“Helping those who have served their sentence return to their families and become active members of their communities is one of the most effective ways to reduce recidivism and reduce crime,” Biden said in a statement. , adding that those granted clemency had “demonstrated a commitment to rehabilitation and strive every day to give back and contribute to their communities.
During a virtual roundtable on Tuesday with a group of formerly incarcerated, Dana Remus, the White House attorney, said Mr Biden would continue to consider clemency requests in the coming months. And a senior administration official speaking on condition of anonymity ahead of the announcement said voters should still expect Mr. Biden to act on other criminal justice issues, including an executive order to deal with the police.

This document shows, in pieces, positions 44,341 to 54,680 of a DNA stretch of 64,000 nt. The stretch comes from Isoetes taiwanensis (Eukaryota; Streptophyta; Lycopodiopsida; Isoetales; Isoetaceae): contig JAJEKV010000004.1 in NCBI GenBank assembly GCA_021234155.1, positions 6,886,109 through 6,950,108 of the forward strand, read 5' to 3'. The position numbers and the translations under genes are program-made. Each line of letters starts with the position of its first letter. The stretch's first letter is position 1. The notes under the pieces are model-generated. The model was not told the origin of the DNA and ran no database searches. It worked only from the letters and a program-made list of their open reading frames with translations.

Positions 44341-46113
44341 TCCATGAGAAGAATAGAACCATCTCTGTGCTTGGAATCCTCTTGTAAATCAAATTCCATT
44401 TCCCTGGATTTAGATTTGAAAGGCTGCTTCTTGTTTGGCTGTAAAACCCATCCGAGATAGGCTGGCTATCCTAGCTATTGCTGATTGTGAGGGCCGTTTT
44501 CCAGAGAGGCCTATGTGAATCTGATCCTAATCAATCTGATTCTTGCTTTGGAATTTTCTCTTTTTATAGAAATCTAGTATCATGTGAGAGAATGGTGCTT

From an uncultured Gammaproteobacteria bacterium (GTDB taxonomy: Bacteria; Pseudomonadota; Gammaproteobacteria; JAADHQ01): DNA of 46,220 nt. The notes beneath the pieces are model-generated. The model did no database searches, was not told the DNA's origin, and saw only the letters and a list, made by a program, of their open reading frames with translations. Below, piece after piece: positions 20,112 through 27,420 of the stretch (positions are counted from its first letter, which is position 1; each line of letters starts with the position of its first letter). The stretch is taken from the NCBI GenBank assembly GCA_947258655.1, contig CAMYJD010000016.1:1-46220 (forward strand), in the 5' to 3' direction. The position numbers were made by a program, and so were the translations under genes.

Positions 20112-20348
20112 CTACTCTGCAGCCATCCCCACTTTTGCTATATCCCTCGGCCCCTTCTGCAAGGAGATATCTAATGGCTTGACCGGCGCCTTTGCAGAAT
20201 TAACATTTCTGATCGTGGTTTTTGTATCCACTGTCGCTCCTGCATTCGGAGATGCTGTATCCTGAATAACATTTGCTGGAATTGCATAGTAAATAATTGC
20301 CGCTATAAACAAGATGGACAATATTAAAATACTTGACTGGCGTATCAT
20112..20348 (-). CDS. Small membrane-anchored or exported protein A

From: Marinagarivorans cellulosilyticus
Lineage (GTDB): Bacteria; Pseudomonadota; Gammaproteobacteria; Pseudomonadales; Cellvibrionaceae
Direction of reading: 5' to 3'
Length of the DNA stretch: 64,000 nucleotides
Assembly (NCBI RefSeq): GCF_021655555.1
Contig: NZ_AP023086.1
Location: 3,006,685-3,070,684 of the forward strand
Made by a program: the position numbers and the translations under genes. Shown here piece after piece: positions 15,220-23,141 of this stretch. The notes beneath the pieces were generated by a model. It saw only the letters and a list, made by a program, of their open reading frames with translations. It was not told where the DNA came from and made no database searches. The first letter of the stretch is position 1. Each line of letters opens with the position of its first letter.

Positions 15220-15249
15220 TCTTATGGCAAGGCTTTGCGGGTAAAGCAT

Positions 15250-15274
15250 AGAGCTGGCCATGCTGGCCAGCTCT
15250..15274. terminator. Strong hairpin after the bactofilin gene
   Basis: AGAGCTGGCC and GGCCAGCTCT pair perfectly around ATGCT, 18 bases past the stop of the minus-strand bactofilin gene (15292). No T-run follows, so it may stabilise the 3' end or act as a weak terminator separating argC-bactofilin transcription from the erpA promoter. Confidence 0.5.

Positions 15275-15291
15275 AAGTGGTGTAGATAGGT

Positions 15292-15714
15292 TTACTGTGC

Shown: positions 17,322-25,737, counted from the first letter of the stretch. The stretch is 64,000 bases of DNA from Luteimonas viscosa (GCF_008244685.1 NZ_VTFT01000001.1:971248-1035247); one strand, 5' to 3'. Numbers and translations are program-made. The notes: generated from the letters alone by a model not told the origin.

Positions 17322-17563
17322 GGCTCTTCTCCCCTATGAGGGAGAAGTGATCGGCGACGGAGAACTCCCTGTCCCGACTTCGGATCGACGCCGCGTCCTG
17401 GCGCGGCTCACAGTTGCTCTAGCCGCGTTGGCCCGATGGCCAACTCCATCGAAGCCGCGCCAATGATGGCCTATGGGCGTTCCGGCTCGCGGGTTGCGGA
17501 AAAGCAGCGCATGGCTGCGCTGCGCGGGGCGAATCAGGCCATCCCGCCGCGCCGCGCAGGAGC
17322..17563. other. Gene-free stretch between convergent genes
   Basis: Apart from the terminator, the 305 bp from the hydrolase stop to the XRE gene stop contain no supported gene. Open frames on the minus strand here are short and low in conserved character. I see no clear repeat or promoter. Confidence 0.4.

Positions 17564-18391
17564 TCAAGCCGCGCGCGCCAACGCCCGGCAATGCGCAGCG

The commutations also appeared to be an effort to compensate drug offenders subject to harsh sentences rooted in a series of bills that Mr. Biden helped push through during his 36 years in the Senate that laid the groundwork for a mass incarceration. He apologized during the election campaign for parts of one of the most aggressive measures he had championed, the 1994 Crime Bill.
Among those pardoned is Betty Jo Bogans, a 51-year-old woman convicted in 1998 of possession with intent to distribute crack after trying to help her boyfriend transport drugs. Neither her boyfriend nor her accomplice have been arrested. Ms Bogans, a single mother with no criminal record, was sentenced to seven years in prison. And Dexter Jackson of Georgia, 52, was pardoned after admitting to allowing his business to be used to sell marijuana, even though he did not sell the drug directly. It is now renovating homes in areas lacking affordable housing, according to the White House.